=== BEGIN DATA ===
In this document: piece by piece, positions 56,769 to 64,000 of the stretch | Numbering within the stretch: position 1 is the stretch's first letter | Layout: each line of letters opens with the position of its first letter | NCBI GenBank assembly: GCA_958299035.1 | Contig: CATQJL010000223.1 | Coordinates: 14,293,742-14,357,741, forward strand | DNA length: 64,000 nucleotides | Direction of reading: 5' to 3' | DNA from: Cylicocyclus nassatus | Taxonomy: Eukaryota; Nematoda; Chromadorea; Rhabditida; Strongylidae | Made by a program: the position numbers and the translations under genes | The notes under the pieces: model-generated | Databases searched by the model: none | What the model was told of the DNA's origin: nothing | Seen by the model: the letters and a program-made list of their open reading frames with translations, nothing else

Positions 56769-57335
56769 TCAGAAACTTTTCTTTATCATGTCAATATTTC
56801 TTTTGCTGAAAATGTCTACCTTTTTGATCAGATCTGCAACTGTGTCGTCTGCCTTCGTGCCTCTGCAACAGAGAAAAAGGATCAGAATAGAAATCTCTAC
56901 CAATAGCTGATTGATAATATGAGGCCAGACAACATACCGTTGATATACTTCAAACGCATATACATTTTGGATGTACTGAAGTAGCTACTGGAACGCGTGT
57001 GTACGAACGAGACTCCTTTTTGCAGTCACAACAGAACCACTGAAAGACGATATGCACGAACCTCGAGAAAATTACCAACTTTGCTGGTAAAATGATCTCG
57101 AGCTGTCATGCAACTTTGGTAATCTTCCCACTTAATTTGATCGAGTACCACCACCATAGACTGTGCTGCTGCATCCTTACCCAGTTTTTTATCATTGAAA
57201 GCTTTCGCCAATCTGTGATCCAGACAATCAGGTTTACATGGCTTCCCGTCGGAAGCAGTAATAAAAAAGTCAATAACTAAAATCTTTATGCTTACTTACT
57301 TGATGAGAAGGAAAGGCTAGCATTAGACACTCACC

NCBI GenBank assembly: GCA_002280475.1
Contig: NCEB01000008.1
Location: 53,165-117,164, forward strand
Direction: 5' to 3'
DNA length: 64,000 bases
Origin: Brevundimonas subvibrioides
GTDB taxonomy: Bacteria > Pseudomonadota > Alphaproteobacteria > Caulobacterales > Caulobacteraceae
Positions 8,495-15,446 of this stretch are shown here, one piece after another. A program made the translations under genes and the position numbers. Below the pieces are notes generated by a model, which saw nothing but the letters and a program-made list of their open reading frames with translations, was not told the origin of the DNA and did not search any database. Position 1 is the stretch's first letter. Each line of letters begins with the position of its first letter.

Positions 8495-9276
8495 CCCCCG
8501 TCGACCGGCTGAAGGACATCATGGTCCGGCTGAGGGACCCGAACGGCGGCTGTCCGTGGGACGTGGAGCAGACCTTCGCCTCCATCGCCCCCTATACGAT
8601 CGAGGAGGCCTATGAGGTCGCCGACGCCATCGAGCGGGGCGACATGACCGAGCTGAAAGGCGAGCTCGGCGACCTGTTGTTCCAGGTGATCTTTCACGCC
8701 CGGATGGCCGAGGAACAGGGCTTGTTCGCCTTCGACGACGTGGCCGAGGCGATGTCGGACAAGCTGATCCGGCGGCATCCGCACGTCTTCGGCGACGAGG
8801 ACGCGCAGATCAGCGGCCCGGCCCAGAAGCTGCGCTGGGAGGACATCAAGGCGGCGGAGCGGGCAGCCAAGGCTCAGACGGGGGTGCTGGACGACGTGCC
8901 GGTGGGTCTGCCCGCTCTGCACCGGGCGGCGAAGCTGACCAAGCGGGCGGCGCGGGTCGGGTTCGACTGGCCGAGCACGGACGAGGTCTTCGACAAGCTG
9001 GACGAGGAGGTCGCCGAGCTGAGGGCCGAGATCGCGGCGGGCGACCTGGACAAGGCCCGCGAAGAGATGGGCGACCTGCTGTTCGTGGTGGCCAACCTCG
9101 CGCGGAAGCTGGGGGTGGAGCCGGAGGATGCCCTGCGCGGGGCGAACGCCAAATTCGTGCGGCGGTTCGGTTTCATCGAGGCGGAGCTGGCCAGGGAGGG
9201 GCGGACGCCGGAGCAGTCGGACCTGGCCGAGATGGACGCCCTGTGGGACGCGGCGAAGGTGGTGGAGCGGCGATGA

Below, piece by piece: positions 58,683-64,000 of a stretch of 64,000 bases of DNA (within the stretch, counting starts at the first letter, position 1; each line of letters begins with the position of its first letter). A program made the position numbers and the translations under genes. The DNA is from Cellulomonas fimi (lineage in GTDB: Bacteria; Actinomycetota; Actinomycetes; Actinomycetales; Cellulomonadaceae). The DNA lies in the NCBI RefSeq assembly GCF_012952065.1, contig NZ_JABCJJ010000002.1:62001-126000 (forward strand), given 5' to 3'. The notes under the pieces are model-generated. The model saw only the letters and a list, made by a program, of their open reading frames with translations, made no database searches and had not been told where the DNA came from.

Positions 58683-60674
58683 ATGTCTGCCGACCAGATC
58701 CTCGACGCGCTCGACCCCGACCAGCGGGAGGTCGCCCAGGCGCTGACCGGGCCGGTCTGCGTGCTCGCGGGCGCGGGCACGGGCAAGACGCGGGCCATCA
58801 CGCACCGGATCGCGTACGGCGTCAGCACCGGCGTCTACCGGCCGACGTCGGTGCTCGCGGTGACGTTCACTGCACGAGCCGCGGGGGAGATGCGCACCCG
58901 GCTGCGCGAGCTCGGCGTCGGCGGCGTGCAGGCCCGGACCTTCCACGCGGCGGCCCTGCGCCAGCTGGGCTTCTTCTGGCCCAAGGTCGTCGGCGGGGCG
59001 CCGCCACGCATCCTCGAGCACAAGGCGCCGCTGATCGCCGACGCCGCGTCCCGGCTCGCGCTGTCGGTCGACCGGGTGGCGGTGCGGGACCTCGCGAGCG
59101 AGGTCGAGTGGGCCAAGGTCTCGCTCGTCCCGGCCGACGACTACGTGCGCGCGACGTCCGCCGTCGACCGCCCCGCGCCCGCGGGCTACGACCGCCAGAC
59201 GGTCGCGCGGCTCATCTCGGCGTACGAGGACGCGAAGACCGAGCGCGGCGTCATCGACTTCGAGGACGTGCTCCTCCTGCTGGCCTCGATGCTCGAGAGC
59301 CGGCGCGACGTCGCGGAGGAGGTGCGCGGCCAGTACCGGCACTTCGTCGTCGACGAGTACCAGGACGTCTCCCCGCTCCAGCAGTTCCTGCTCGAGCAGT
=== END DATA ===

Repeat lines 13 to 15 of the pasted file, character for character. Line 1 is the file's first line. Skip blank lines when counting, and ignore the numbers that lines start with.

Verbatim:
Direction: 5' to 3'
DNA length: 64,000 bases
Origin: Brevundimonas subvibrioides